Contrasts in the gonadotropin-releasing hormone dose-response relationships for luteinizing hormone, follicle-stimulating hormone and alpha-subunit release in young versus older men: appraisal with high-specificity immunoradiometric assay and deconvolution analysis

A D Zwart, R J Urban, W D Odell, J D Veldhuis
European Journal of Endocrinology 1996, 135 (4): 399-406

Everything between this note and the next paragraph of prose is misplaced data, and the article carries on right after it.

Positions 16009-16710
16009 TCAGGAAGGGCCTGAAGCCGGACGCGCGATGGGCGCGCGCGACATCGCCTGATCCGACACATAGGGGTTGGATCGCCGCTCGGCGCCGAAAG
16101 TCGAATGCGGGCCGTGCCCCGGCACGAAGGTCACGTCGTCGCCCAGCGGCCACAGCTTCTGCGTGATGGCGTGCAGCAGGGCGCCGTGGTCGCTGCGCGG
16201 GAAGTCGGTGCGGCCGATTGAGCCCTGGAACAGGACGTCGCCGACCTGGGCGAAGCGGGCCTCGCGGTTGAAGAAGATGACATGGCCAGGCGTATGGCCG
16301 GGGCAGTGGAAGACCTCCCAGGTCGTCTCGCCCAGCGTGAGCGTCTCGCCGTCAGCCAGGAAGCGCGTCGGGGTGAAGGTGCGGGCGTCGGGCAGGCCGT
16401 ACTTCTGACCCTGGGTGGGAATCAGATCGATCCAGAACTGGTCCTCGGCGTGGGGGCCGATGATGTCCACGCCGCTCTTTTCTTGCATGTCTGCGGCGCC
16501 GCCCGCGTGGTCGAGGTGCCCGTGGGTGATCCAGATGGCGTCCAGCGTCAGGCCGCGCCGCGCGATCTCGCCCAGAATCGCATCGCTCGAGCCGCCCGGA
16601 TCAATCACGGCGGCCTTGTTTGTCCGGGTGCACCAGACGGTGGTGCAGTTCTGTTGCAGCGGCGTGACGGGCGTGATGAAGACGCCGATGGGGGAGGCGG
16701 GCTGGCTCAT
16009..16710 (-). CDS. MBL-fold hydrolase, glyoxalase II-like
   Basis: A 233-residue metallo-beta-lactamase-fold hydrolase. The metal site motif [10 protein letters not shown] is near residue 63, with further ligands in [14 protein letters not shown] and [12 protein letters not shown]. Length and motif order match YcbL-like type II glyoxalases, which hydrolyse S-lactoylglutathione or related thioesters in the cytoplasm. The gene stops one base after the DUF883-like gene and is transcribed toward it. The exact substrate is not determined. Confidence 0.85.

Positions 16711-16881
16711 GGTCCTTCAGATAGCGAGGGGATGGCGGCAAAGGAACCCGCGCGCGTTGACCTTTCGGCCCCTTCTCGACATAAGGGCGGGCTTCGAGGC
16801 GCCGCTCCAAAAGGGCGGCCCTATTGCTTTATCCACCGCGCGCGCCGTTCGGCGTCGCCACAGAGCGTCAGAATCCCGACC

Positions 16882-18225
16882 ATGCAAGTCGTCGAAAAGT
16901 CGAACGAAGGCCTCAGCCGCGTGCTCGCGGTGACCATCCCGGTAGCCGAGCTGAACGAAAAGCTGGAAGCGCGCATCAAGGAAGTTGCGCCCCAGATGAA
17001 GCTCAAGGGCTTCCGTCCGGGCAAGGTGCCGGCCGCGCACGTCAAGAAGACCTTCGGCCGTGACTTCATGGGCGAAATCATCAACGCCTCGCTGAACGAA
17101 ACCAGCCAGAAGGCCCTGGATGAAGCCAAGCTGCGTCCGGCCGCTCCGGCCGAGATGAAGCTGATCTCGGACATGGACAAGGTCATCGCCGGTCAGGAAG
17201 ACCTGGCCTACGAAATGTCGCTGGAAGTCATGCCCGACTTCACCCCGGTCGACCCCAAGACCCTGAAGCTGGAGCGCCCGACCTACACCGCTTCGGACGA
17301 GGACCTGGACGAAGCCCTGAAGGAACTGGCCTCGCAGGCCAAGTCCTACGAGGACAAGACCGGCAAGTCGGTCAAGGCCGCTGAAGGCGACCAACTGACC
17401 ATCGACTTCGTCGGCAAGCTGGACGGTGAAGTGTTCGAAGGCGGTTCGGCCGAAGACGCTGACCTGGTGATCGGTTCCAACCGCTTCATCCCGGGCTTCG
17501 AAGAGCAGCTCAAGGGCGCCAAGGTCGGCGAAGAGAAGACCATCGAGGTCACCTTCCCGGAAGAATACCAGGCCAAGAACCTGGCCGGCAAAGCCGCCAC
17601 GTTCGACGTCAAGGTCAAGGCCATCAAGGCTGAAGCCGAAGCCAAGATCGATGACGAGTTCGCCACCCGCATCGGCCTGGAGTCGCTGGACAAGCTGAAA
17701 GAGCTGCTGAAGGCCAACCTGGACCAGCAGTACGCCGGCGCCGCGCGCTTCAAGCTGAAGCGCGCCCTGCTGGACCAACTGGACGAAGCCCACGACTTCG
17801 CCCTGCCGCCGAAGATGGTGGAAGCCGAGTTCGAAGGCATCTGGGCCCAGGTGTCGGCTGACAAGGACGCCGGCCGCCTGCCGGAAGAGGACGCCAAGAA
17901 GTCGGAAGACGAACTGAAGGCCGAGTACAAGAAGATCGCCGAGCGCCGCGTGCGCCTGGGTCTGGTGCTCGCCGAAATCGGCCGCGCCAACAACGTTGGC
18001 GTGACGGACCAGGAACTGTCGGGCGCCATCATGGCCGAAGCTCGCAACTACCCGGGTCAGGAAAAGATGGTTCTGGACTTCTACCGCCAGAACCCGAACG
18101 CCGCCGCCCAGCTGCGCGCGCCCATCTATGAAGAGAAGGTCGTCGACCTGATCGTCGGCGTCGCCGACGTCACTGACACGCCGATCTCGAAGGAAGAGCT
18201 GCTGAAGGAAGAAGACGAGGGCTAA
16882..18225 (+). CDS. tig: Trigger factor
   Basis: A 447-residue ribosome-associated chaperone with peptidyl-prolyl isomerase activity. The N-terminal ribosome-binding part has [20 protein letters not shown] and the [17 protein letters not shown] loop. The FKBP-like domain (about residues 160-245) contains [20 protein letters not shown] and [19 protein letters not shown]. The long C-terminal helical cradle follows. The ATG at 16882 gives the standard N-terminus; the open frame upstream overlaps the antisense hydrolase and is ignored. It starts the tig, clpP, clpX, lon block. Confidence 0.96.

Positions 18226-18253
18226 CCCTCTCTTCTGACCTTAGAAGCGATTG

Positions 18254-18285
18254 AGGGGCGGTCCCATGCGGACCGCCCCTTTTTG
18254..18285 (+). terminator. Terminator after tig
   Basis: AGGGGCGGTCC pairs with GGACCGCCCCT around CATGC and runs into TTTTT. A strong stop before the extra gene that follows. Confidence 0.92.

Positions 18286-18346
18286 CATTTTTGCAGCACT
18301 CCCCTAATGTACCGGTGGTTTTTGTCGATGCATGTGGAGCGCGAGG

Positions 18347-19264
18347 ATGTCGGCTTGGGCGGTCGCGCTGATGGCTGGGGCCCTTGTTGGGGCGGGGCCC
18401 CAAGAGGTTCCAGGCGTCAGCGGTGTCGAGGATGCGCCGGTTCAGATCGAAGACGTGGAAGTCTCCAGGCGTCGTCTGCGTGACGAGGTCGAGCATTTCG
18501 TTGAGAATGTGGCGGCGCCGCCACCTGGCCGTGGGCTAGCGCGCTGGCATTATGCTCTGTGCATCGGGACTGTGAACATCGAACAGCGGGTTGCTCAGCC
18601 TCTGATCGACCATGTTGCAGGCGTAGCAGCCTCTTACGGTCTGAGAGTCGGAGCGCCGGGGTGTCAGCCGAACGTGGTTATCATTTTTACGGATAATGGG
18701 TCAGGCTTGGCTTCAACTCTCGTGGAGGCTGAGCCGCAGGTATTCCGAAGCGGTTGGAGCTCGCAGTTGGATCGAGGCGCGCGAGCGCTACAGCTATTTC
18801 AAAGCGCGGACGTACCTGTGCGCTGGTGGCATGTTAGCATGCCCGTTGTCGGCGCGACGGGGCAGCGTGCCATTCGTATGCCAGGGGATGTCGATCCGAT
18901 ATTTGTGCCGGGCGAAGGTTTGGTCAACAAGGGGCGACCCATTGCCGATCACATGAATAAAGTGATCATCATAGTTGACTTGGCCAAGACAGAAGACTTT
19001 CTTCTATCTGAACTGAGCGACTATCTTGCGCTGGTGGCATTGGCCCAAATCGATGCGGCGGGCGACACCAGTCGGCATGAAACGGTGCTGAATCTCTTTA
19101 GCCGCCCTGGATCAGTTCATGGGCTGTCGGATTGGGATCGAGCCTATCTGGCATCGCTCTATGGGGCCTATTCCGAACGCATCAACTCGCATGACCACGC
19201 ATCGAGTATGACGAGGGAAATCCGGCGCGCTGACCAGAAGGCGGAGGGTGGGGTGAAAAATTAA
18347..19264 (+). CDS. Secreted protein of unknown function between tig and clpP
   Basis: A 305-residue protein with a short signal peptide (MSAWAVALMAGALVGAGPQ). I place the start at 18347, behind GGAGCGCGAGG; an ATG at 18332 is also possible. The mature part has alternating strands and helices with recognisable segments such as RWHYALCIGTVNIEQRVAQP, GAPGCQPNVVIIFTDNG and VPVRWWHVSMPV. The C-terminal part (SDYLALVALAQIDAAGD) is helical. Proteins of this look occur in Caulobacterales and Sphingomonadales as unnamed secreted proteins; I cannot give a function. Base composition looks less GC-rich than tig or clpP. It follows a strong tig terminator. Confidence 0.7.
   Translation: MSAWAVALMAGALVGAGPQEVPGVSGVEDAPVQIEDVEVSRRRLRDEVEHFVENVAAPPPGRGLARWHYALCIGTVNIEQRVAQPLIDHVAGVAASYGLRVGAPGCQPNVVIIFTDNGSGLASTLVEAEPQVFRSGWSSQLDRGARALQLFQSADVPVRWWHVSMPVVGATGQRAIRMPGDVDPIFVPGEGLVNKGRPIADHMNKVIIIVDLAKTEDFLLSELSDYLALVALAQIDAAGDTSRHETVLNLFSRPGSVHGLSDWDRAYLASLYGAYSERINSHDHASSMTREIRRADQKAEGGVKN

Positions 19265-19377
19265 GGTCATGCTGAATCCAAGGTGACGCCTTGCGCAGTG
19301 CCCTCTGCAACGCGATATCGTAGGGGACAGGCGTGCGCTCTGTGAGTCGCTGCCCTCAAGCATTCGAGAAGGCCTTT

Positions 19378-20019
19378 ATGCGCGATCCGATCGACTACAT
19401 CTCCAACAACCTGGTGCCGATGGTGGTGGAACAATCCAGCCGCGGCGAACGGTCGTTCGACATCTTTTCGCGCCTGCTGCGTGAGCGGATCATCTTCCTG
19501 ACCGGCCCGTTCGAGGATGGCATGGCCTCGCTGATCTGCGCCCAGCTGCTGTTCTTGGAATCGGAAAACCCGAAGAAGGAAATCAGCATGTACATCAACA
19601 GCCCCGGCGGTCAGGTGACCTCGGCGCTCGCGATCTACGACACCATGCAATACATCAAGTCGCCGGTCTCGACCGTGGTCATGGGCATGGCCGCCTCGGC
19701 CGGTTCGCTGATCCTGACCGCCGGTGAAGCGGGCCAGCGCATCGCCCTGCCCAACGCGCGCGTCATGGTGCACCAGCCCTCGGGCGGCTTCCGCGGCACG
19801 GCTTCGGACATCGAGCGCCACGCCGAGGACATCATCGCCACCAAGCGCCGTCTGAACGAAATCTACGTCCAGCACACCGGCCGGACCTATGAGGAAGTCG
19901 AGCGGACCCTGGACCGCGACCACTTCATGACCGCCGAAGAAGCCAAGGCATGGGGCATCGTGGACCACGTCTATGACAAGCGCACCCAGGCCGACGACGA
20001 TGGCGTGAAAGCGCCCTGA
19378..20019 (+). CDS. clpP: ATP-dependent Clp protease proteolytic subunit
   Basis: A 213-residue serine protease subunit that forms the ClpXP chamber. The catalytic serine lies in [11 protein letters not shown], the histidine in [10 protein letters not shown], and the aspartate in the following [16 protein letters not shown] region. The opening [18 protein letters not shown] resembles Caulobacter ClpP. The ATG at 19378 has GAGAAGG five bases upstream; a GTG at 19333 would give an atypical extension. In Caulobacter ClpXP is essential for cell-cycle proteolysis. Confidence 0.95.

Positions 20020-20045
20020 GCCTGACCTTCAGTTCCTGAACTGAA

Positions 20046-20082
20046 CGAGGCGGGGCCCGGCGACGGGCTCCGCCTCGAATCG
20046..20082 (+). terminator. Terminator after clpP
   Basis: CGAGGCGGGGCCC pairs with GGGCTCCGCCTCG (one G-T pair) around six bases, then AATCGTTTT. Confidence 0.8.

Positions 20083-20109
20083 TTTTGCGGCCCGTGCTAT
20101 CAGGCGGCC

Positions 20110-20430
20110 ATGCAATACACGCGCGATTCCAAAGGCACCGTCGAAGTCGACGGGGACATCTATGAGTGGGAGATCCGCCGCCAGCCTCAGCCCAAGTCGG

The secretion of luteinizing hormone (LH) and follicle-stimulating hormone (FSH) is regulated by gonadotropin-releasing hormone (GnRH). As men age, mean serum concentrations of immunoreactive gonadotropic hormones tend to increase, while serum testosterone concentrations tend to decline. To evaluate age-related changes in gonadotroph cell function, we have assessed the dose-dependent secretory responses of immunoreactive LH, FSH and alpha-subunit to saline versus five doses of GnRH in older and young men. Ten older men, mean age 66 years (range 61-78), and nine young men, mean age 26 years (range 22-30), received iv bolus injections of GnRH (range 10-100 micrograms) in randomized order every 2 h, except that the 100-microgram dose was always given last. Blood samples for immunoradiometric assays of serum LH, FSH and alpha-subunit concentrations were obtained every 10 min for a total of 12 h, which included a 2-h preinjection baseline. Deconvolution analysis was performed to estimate gonadotropin and alpha-subunit secretory burst mass, amplitude and duration, as well as endogenous LH, FSH and alpha-subunit half-lives. The mean (+/- SEM) baseline 2-h serum FSH (IU/I) concentration was higher in older than younger men (5.9 +/- 0.8 vs 3.8 +/- 0.5, p < 0.05). The mean 2-h serum LH concentrations after GnRH were significantly higher than corresponding values in young men at GnRH doses of 25, 50 and 75 micrograms, and in the case of FSH at GnRH doses of 10 and 25 micrograms. Non-linear curve-fitting of these dose-response relationships revealed that the calculated maximal mean 2-h serum LH concentration response (IU/l) was higher in older than young men following GnRH stimulation: 15.4 (13.5-16.2) vs 10.8 (8.7-12.1) (95% confidence interval). The maximal mean 2-h serum FSH concentration response (IU/l) was also significantly higher in older men: 11.9 (10.2-13.1) versus 8.6 (7.2-9.6). Maximal alpha-subunit responses (microgram/l) were similarly increased in the older cohort: 1.16 (0.99-1.25) vs 0.83 (0.71-0.91). The incremental LH (p < 0.05) and FSH (p < 0.01) secretory burst mass from 10 to 25 micrograms GnRH was significantly greater in older than younger men. The LH and FSH half-lives and second component alpha-subunit half-lives were similar in older and young men. In addition, secretory burst durations were invariant of age. In contrast, by non-linear curve-fitting, the calculated mass of LH secreted was higher in older men at 13.5 (11.8-15) vs 10.6 (9.2-11.7) IU/l of distribution volume (p < 0.05) for the maximal absolute mass and 11.3 (9.5-12.7) vs 7.4 (6.0-8.4) IU/l (p < 0.05) for the maximal incremental mass of LH secreted after GnRH. The estimated maximal mass of FSH secreted after GnRH also was higher in older men: 4.6 (3.4-5.5) vs 3.2 (2.9-3.4) IU/l (p < 0.01). Finally, calculated maximal GnRH-stimulated alpha-subunit secretory burst mass was statistically greater in older individuals: 2.3 (1.8-2.5) vs 1.6 (1.4-1.8) micrograms/l. In contrast, half-maximally effective GnRH doses were not different in the two age groups. We conclude that older men show significantly increased maximal and incremental gonadotropin release due to amplified secretory burst mass in response to escalating doses of GnRH with no evident differences in LH, FSH, or alpha-subunit half-lives or secretory burst durations. Increased gonadotroph responsiveness may be due to diminished gonadal hormone negative feedback or primary alterations in the hypothalamo-pituitary unit with aging.

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